No-one will dispute that language learning is to a large extent a matter of mastering myriads of words and phrases and that it therefore relies heavily on memory. Many pedagogy- minded applied linguists concur that a word or phrase is more likely to be remembered if the learner consciously “engages” with it in one way or another (Schmitt, 2008). This, then, raises the question of what kinds of cognitive engagement with lexical items are relatively fruitful, and how teachers (or materials writers) can prompt students to give these a try. This article considers a handful of proposals for stimulating engagement with words and phrases that are in broad agreement with a school of thought known as Cognitive Linguistics.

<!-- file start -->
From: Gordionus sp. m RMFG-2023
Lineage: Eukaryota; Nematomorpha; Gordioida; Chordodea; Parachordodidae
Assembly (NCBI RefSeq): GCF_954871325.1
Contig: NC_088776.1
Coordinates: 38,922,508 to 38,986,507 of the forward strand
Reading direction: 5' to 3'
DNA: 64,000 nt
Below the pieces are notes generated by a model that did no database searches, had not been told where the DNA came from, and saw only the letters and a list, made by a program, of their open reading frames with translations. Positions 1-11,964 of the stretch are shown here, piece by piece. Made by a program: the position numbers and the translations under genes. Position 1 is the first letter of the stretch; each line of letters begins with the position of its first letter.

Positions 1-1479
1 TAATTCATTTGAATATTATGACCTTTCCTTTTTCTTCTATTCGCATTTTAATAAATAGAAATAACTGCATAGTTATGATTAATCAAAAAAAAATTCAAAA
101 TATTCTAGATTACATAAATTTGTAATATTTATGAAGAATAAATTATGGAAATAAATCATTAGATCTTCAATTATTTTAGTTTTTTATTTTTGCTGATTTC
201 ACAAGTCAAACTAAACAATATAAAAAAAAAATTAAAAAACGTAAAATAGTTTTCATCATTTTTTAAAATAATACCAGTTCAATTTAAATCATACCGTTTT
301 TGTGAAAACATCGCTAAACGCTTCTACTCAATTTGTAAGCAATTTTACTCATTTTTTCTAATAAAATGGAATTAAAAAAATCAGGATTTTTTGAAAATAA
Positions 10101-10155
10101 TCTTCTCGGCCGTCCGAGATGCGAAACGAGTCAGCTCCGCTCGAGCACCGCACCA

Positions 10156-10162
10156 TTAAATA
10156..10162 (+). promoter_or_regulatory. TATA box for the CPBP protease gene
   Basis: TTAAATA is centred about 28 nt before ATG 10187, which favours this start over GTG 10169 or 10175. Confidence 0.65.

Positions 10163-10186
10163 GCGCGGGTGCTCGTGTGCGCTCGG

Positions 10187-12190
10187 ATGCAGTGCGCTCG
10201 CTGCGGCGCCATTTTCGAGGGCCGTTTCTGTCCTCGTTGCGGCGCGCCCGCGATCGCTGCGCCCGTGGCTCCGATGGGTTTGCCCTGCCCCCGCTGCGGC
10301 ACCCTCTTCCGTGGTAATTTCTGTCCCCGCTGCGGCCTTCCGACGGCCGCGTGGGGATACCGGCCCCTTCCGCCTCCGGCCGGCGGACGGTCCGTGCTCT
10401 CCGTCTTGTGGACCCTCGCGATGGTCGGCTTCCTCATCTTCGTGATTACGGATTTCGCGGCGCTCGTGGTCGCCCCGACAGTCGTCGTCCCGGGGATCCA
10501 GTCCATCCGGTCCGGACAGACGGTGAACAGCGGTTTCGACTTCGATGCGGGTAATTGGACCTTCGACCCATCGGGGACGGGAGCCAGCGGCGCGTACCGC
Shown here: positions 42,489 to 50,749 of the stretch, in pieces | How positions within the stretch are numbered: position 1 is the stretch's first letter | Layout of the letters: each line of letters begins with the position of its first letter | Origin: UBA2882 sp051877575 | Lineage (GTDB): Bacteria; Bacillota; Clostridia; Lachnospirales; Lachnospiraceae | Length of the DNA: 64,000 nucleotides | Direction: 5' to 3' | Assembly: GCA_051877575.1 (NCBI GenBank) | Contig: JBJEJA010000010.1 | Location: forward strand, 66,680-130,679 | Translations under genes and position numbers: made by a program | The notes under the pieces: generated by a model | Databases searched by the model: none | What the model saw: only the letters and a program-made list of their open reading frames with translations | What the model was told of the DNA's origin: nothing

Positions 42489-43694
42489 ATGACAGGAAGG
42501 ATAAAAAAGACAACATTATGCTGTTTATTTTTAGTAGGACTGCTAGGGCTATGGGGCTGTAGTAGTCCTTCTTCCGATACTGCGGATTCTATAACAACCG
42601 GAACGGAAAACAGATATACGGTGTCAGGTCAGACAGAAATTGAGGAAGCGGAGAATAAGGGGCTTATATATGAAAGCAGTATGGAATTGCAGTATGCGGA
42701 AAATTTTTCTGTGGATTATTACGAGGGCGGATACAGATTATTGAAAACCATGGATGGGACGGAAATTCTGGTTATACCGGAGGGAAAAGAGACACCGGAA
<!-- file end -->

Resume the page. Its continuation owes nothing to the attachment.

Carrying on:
Cognitive Linguistics (CL) emerged in the 1980s as an alternative to the then dominant Chomskyan-style descriptions of language, Continue Reading →